Everest England by Peter Owen Jones

A copy of this was provided free of charge from the publisher in return for an honest review.

Since 1953 when the tallest mountain was conquered by Sir Edmund Hillary and Tenzing Norgay the number of people reaching the summit has grown exponentially year on year, with well over 5000 people having made the ascent. Climbing to that height is not without risk, and with those numbers of people climbing there have of course been fatalities for a whole series of reasons, as well as the amount of junk left on the mountain has also grown too. Plus there is the cost of doing it, from somewhere you with have to find around £25k; most people will not ever reach this roof of our planet.

Conquering is a dreadful business, a blighted gene. I want nothing to do with it

Peter Owen Jones had another idea though, why not ascend the same vertical distance of 29,016 feet over a similar period of time that an ascent of Everest would take, but do it on some of the most beautiful hills that the UK has to offer. This has several advantages, you can get there quite quickly, you do not need to find large sums of money to do the challenge, you do not need oxygen and it you are still within reach of pubs and tea rooms for the required refreshment and recuperation.

Climbing up, walking to the summit, is a calling a summoning, for what can only be known, seen and heard on the edge of the land and the sky in the space between them.

In this book, Jones has collected together eighteen routes and climbs to achieve the total height that he wanted. These climbs begin in Cornwall and he heads up the west side of the country before reaching the summit on Scafell Pike in Cumbria. But there is much more to this book than just a series of walks. Jones is completing this partly as a personal pilgrimage but also as a way of taking a step away from the relentless stream of information from the internet, becoming an observer of people and things around his and taking time to reconnect with the natural world.

The Amazing Maurice and His Educated Rodents by Terry Pratchett

5 out of 5 stars

Every town on Discworld has a story about rat infestation and a piper who can blow a magical tune to lead the rats away. Maurice, a streetwise tomcat saw this as a business opportunity and had cobbled together a bunch of rats who had been affected by the same magic as him. They had persuaded a young lad called Keith to be the piper and ‘lead’ the rats away.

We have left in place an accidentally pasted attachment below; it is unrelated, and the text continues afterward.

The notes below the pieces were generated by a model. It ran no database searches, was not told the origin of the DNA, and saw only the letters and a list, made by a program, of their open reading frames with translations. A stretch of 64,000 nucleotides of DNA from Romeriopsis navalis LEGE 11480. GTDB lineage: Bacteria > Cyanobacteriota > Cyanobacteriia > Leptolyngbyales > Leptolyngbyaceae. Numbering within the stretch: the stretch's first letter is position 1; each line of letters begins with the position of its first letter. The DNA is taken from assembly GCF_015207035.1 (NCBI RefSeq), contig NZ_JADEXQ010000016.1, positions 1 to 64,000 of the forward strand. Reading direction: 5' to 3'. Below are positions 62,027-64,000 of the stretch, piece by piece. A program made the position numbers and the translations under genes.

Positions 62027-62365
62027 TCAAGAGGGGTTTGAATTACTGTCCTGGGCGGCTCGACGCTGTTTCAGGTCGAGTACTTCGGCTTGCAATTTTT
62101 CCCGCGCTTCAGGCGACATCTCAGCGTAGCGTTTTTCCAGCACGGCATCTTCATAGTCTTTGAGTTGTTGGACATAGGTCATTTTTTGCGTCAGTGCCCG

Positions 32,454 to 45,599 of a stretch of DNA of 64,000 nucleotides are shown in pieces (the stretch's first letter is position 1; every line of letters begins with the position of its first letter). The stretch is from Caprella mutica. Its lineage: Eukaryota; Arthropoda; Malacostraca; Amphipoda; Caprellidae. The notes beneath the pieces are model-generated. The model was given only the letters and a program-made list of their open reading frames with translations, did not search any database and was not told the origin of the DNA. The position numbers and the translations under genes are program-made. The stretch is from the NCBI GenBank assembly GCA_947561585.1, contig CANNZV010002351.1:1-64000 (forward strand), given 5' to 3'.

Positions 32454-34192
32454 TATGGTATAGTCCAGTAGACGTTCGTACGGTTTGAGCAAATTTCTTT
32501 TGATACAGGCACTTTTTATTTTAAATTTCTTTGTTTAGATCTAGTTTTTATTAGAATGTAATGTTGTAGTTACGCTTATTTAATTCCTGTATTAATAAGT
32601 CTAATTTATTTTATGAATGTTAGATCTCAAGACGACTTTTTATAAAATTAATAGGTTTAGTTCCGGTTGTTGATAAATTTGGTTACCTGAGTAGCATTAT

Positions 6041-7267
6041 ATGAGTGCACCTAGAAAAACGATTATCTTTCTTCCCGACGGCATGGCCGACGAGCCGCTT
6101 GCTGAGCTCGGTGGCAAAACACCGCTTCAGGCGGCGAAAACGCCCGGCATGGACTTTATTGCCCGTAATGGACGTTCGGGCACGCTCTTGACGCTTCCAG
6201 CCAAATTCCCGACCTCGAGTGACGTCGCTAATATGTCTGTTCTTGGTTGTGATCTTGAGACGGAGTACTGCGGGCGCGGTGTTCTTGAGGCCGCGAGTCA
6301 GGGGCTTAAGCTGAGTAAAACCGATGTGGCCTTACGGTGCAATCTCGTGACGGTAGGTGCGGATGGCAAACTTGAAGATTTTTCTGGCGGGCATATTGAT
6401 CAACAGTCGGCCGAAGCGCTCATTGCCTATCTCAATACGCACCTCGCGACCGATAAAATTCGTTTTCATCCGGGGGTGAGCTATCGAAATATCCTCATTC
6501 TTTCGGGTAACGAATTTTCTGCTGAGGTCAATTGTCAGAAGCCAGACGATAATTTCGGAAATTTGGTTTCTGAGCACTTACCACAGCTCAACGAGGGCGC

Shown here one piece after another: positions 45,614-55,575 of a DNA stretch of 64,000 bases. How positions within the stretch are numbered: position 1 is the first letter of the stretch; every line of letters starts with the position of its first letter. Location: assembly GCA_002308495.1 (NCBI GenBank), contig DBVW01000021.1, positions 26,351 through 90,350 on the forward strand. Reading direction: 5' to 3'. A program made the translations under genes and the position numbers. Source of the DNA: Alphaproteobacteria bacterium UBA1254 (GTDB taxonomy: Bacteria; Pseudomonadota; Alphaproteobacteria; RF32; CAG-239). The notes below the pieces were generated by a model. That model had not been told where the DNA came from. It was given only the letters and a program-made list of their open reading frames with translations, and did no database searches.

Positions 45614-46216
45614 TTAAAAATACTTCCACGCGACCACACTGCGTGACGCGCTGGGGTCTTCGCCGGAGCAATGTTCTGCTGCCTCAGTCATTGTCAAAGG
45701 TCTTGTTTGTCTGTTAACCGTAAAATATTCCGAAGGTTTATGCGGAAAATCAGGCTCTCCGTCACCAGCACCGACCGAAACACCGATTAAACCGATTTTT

The group are on their way to a small town called Bad Blintz and the rats persuade Maurice that this should be the last town that they pull this stunt on. But on arrival, they realise that there is something strange about the town, there are no other rats around. The residents of the town think they already have an infestation and have been paying two rat catchers to clear them. Their food still keeps disappearing and yet the rat-catchers hang up large numbers of tails from rats they have caught. Except these tails look suspiciously like shoelaces.

Malicia, the mayor’s daughter has concluded that the rat-catchers are up to something, but quite what she has no idea. As they investigate more, they realise that the rat-catchers have created a King Rat called Spider. This entity is pure evil and its presence is starting to affect the rats and Maurice realises that he knows what he has to do.

I thought that this was a really enjoyable book and the first set on the Discworld that is specifically aimed at a younger audience with simpler plot lines. However, it is still suitable for those of an older generation though (i.e. me), as the later part of the book really is quite dark. If there was one tiny flaw, things work out too well at the end for my liking. Great stuff and can highly recommend.

The Stolen Bicycle by Wu Ming-Yi

2.5 out of 5 stars

Two decades ago a man disappeared in mysterious circumstances. His son ponders why he vanished in such mysterious circumstances and memories from that time keep flooding back to him. The one lead that he does have was that his father rode off on a particular bicycle and it helped him remember the bicycles that his father that had stolen or lost after particular family events.

The son’s investigation into his father begins to uncover all sorts of things and details in the overlapping histories between his family and others in the neighbourhoods that they lived. Discovering the little known world of those that collect antique bicycles brings all sort of revelations for him and a moment where he finds a tangible link. Draped over this is a history of Taiwan all the way back to the Second World War.

I was recommended this by Jessica J. Lee, the author of Turning as she described it as one of her all-time favourites. I didn’t fall for it in the same way that she did and I think that is because some of the cultural references are lost on me. However, I did enjoy the wistful and dreamlike writing, though the plot seemed to almost be stretched to gossamer-thin at times.

The Lark Ascending by Richard King

3 out of 5 stars

The piece of music behind the title of the book was first played in 1921. Ralph Vaughan Williams’ evocative piece has filtered its way into the national consciousness to portray a gentle countryside of meadows, quiet country lanes and of course, skylarks. But this rose-tinted view of a past that probably didn’t even exist. Unless you were in the upper echelons of society, living on the land was hard and relentless. But that emotive connection we have to our landscape is the same one that connects us to music.

King meanders through the links that have existed between a variety of music genres and the countryside. Some of the connections are obvious, folk music has very strong ties to the landscape and the farming seasons, but there are chapters on political action, Greenham Common, hippies and druids and most recently the Acid house scene and rave parties that were the precursor to clubbing.